When you use your family as an illustration or an example there are two distinct dangers. One, the audience will think, “Man, that is one messed up family,” which is probably true but no more messed up than any other family. Or two, they will think, “Man, that is one cool family. They really have it all together,” which is NOT true, but no more not true that any other family. The truth is, my family is the one I know the best. I am sure your grandkids are the best and the brightest. I’m just not with them every day. I imagine your sons are giants among men. I just don’t talk to them on the phone every day. I assure you, your family is awesome and when you get up at 3AM each morning to write a blog you can write about them. (Oh my, did that sound bitter?) It’s been a long month. ?
Last night we did a tradition that we started three or four years ago. Sometime very early in the year, we meet as a family and spend the evening talking, praising God for what He has done, and praying for direction for the new year. Josh and Jennifer, Jacob and Allison, Doris and I, and Jon-Mical and Jakson (as long as they can make it) gather in a circle and tell stories of how God has worked in our lives this year, of what we hear Him saying for the days ahead, and of His goodness to us in general. Last night, Allison read the list of the things we felt the year before that God was going to do with us, different jobs, new medical direction, provision for school, and one by one, we checked off the wonderful miracles He has performed in our lives this year.
I remembered a “vision” I had early in my recovery. I was laying in my casket, (thought I’d end this blog on a real upbeat note), and Josh and Jacob were standing there. They were tall, handsome, strong men. Josh said to Jacob, (I told you it was a vision, yes, I could hear them), “He never amounted to much, but He loved God and He loved us.” And in my vision, I remember thinking, “That is enough.”
Moses has come to the end. His final act in Deuteronomy is to bless each of the tribes of Israel. One by one, he goes around the circle and pronounces God’s goodness over them. And then, he dies. Not a lot of fanfare. No big exit scene. Deuteronomy 34:5 says, “And Moses, the servant of the Lord, died there in Moab, as the Lord had said.” God did let him climb the mountain and see over into the promised land, but that is as close as he got. He performed some mighty miracles in Egypt. He brought the Jews out of captivity. He wandered around in the wilderness for forty years. He fought some amazing battles. He even got to see God a couple of times. But in the end, he died. I’m thinking that Joshua and Caleb and some of the others said, “Well, he never really got to go into the promised land. He never amounted to much. But he loved God and he loved us. And that was enough.”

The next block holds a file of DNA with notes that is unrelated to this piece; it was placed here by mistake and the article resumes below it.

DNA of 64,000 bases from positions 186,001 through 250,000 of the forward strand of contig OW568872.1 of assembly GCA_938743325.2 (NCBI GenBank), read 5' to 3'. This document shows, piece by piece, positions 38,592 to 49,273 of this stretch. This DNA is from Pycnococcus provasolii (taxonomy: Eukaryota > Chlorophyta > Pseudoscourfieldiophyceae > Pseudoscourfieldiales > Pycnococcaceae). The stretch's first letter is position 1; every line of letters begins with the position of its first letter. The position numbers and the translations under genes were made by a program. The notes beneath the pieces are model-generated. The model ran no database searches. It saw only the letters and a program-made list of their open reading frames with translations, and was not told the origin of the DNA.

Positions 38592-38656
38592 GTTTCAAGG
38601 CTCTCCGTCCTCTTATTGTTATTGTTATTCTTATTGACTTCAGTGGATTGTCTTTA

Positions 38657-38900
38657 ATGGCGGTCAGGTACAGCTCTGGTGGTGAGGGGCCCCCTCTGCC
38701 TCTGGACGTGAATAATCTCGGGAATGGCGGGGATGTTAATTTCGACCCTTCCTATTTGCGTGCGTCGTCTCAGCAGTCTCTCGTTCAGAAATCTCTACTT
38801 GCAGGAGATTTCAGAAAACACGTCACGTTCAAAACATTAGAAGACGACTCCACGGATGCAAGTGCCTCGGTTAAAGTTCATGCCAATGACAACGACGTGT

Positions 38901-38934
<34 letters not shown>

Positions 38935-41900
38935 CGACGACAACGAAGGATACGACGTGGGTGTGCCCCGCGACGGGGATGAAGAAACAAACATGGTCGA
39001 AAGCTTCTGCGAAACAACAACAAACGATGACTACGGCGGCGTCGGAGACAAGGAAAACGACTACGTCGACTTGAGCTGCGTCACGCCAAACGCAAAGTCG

Listen, I am not trying to drag you down on this last day of January, but in the end, all that stuff you are trying to do, all the awards and accolades, all the promotions and degrees and titles, will not really be what matters. All people will truly remember is that you loved God and you loved the people around you. You know the bumper sticker, “The one who dies with the most stuff…is still dead.” About the best we can hope for is to win a few battles, see God once or twice, and maybe get a peek at the Promised Land before the last chapter.
Okay, thanks for following along in this blog all month. It’s been real.
Wait a minute, we can’t stop like that. If all that we just said is true, and it is, then what is this all about? How are we supposed to live? What should I be doing today? I am SO glad you asked.